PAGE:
A CIRCLE is a plane figure bounded by one line called the circumference, such that all straight lines drawn from the center to the circumference are equal to one another.
A straight line from the center to the circumference is a called a radius. A diameter is a straight line through the center and terminating in both directions on the circumference.
A radius, then, is half of a diameter; or, equivalently, a diameter is twice a radius:
D = 2r.
The definition of π
The student no doubt knows a value for the famous irrational number π 3.14 but that is not its definition. What, in fact, is the meaning of the symbol "π"?
π symbolizes the ratio -- the relationship with respect to relative size
So when we say that π is approximately 3.14, we mean that the circumference of circle is a little more than three times the diameter.
It should be intuitively clear that π cannot be a rational number, because it indicates the ratio of a curved line to a straight. And to name such a ratio exactly is impossible. In the next Topic, we will see how to approximate π.
In any case, since
then we use that as a formula for calculating the circumference of a circle:
Or, since D = 2r,
C = π· 2r = 2πr.
Problem 1. Calculate the circumference of each circle. Take π = 3.14.
To see the answer, pass your mouse over the colored area. To cover the answer again, click "Refresh" ("Reload").
a) The diameter is 5 cm. 3.14 × 5 = 15.7 cm
b) The radius is 5 cm. 3.14 × 2 × 5 = 3.14 × 10 = 31.4 cm
Problem 2. The average distance of the earth from the sun is approximately 93 million miles; assuming that the earth's path around the sun is a circle, approximately how many miles does the earth travel in a year?
C = π × 2r = 3.14 × 2 × 93 million = 584.04 million miles.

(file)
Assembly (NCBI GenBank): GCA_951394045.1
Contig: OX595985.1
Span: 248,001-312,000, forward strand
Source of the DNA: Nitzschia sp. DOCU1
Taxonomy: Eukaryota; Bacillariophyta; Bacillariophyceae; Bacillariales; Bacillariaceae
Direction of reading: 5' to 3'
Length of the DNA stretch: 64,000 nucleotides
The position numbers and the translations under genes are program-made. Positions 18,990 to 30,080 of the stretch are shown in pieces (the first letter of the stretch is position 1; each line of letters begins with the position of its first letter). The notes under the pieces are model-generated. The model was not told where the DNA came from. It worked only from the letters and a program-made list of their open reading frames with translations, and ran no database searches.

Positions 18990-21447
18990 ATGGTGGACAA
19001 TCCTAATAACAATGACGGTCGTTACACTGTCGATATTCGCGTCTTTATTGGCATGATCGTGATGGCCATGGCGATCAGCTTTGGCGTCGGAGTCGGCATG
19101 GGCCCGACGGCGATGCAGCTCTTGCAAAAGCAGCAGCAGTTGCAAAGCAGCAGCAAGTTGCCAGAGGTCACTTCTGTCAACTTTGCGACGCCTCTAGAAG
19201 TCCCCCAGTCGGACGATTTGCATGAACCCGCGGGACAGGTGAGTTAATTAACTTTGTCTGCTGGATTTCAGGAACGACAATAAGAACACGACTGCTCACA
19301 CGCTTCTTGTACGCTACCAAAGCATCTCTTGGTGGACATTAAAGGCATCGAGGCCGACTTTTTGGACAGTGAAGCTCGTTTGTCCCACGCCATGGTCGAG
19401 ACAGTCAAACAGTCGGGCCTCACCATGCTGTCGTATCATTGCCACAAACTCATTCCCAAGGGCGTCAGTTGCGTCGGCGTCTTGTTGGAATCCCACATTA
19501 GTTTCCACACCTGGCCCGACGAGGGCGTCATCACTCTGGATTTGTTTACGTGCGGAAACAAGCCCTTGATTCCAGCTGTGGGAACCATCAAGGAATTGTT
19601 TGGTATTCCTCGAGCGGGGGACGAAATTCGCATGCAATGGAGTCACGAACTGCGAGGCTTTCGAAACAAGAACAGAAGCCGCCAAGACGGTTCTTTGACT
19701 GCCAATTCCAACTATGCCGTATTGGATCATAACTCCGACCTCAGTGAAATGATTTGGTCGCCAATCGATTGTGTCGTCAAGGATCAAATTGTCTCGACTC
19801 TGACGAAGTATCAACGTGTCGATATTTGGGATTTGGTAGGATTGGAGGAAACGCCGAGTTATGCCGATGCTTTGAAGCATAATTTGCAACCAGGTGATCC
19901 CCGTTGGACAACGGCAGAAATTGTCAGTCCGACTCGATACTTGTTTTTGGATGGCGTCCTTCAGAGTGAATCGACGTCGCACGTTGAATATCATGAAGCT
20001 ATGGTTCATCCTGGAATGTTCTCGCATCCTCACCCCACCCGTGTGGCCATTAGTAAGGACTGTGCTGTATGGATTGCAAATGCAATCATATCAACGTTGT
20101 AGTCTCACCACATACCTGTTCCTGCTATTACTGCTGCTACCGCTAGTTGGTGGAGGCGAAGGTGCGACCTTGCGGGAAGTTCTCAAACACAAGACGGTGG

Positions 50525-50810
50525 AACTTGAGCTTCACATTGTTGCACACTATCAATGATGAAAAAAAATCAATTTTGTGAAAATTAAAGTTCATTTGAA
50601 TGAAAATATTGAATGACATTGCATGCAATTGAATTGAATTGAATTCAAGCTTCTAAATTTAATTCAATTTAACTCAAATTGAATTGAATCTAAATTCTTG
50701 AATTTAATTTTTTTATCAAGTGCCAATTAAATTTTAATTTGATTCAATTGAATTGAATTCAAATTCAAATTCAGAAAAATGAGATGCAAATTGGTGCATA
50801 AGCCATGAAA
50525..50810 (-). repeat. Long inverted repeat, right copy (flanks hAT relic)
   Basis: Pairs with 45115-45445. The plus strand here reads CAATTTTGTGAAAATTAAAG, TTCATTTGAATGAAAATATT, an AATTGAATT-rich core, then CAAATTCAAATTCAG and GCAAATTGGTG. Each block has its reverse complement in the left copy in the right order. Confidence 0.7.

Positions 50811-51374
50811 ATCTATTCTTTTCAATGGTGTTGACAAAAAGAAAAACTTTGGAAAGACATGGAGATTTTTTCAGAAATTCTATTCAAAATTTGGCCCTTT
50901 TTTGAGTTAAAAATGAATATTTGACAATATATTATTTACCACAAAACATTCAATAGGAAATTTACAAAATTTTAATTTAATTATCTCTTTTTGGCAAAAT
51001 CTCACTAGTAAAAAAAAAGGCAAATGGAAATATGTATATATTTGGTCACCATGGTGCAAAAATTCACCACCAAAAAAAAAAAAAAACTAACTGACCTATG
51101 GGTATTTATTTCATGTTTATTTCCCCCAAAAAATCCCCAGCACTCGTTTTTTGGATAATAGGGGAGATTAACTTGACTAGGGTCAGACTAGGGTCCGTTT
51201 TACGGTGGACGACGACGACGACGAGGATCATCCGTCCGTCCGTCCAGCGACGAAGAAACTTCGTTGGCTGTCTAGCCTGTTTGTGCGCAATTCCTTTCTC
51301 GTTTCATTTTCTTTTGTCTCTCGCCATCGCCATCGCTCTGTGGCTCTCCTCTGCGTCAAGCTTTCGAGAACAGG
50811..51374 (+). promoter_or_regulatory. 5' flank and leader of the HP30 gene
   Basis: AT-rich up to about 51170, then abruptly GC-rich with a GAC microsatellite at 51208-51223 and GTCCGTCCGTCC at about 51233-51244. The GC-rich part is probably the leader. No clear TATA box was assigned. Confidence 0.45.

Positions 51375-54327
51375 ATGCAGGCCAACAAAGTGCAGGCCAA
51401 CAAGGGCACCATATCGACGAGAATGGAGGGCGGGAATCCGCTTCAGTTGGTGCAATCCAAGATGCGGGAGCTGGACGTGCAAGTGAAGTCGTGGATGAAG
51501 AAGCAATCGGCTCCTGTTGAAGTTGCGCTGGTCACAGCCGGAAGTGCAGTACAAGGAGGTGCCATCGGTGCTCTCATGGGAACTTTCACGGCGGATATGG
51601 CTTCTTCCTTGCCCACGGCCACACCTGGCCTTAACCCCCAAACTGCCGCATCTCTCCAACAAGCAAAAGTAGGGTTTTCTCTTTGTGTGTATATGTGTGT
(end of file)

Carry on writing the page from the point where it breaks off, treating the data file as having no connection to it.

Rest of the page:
How do we know that the circumference of every circle has the same ratio π to its diameter? The following theorem assures us.
Circles are to one another as their circumscribed squares.
Remarkably enough, as we will see, the theorem applies both to the boundaries and the areas:
If C1, C2 are the circumferences of any two circles, and D1, D2 their diameters,
been called π,
perimeter of the circumscribed square. (And since π is a bit more than 3, we see that the circumference is a bit more than three fourths of that perimeter.)
Next, statement 2):
If A1, A2 are the areas of any two circles, and D1, D2 their diameters,
and therefore alternately,
For when we prove that the area of a circle is
-- then we have one of the most remarkable theorems in all of geometry:
The circumference of a circle is to the perimeter
Again, since π is approximately 3, then just as the circumference is a bit more than three fourths of the perimeter of the square, so the area of the circle will be a bit more than three fourths of the area of the square.
What is more, it is possible to prove the following:
If we took just the first two terms of that series, that would tell us that the circle is approximately two thirds of the square. If we took three terms, we would know that the circle is appoximately thirteen fifteenths of the square. Each term brings us a little more and then a little less than the actual ratio that the circle has to the circumscribed square. But we
If there is anything in mathematics that deserves to be called beautiful, it is here. We find such beauty especially when geometry is reflected by simple arithmetic. The Pythagorean theorem is another example: 3² + 4² = 5². We discover those relationships in those archetypal forms. We do not invent them.
Please make a donation to keep TheMathPage online.
Copyright © 2012 Lawrence Spector
Questions or comments?